You will need to select a chainring with an "offset" as shown on the printable motor templates that is will allow you to reach as many gears as possible. A helpful fact, is that bike chains prefer to operate in a straight line however they have the ability to operate slightly out of alignment, how far from the center your chain is able to go in either direction before it falls off your sprocket or is unable to travel any further to one side is known as lateral flexibility. Lateral flexibility is what makes chains a good option for mechanical connections however this lateral flexibility is limited as shown in Figure 2 above (the length of your chain is going to play the largest part in the chain's lateral flexibility).

With this said you will want to make sure that you select a chainring that lines up as close as possible to the center towards your high (small) gears on your rear cassette. If you only have 1 gear in the rear of your bike then you would want to have your chain alignment be as close as possible to this gear and the Chainring which you select based on its designed size/offset will determine this.

3) Chainring size based on the riding that you are looking to do! (Speed vs. torque)

Last but definitely not least you will need to consider the chainring size.

Important Note: Everyone put the most focus on the chainring size however at the end of the day it is really the least important as the two most important aspects before chainring size are:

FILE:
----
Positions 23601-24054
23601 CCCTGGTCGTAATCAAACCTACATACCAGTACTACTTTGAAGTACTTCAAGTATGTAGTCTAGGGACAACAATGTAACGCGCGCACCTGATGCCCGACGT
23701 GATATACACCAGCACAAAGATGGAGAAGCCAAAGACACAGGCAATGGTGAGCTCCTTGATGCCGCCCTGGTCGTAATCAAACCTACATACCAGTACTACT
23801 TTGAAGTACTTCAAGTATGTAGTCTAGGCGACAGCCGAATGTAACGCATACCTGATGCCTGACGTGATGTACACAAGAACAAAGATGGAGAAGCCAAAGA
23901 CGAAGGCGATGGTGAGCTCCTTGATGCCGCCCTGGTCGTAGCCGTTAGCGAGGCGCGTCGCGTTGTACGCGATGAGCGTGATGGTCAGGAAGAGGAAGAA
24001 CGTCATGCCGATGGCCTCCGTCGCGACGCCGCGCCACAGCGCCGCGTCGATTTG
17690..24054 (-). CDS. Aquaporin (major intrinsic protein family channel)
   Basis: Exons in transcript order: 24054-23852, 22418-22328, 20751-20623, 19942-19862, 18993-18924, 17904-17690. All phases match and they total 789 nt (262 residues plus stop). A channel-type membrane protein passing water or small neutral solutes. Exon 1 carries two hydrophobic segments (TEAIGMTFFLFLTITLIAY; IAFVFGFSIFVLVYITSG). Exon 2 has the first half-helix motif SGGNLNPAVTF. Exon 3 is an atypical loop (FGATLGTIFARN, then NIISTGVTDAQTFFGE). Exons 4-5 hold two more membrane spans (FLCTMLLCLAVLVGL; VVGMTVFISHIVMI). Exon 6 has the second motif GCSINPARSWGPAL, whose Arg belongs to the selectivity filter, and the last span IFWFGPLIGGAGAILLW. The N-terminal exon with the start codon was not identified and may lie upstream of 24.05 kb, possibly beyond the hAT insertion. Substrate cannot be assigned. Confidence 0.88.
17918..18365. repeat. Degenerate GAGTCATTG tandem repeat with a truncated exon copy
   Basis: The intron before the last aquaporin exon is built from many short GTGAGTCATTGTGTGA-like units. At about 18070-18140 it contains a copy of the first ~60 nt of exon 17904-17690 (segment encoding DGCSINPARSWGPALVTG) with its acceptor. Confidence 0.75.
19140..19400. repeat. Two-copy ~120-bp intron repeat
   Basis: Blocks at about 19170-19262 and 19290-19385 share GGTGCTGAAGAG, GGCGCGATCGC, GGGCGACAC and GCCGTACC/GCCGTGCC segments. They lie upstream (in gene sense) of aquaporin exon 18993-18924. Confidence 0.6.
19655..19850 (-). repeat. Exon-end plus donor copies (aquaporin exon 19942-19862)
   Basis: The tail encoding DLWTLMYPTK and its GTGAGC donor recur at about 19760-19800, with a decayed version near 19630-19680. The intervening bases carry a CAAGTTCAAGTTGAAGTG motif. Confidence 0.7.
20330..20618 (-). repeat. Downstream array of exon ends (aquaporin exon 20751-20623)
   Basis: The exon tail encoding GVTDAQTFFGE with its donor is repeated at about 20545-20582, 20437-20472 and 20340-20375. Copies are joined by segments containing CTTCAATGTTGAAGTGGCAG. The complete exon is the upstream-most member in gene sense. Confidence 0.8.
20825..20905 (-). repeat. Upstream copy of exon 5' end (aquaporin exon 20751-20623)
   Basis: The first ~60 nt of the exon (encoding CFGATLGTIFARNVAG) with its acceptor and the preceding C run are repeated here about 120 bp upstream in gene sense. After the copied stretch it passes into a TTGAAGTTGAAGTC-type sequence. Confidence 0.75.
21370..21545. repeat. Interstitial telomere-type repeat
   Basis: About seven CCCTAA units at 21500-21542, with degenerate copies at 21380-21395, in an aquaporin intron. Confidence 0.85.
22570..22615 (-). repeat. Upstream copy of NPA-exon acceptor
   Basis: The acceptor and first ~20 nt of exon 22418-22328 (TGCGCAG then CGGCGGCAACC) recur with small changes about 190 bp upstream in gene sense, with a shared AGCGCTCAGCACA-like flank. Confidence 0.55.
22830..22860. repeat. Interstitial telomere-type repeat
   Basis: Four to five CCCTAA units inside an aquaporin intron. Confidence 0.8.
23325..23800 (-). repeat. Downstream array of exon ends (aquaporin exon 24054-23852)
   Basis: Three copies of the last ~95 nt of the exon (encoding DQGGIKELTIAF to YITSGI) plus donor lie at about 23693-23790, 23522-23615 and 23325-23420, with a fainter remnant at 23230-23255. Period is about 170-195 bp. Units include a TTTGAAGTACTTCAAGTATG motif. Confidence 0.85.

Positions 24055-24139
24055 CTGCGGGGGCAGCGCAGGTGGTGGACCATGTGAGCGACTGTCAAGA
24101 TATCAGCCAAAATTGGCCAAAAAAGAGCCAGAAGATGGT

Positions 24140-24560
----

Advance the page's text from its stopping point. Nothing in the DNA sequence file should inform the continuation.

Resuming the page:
1) confirming that the chainring will fit on your motor/bike and not hit your frame
2) That the alignment allows you the largest possible range of gears

Knowing that times 1 and & mentioned above are most important, your front chainring size will also determine the operation of your motor. Our Mid Drive motors are designed to operate at certain cadences as described in this article so the motor will have a cadence which it is designed to operate at. It is hard for me to provide you with a tangible explanation as you would need to ride a bike with different size chainrings in order to feel the difference between them however our rules of thumb for selecting a chainring size based on the type of riding you are looking to do as outlined below. So take a look and see which category you fall into:

Overview: The larger the chainring the higher the top speed that you will be able to achieve while a smaller chainring will provide more low-end torque.

Max Speed: If you are simply looking to go as fast as possible then you will want to get the largest chainring that will work with your bike frame. Be aware that this will put more load onto the motor and you will have to make a more mindful and conscious effort to make sure that you are correctly shifting through gears when starting from stops or when climbing small hills. If you do not shift accordingly these larger front gears can overstrain the motors and result in blown controllers and fried motors.

Balanced riding: If you are looking for the best of both worlds then pick a chainring size in the middle based on your bike's fitment and depending on which way you prefer either higher torque or higher top-end speeds.

Steep Off-Road Riding or Heavy loads: This is for all of you serious off-road warriors or pedicab operators. With regards to this, the name of the game is really how low can you go, and what I mean by that is what is the smallest size chainring that will work with your frame and chain line alignment. A smaller chainring will provide you with more low-end torque which is so important when climbing steep hills at a slow speed or when riding with heavier loads.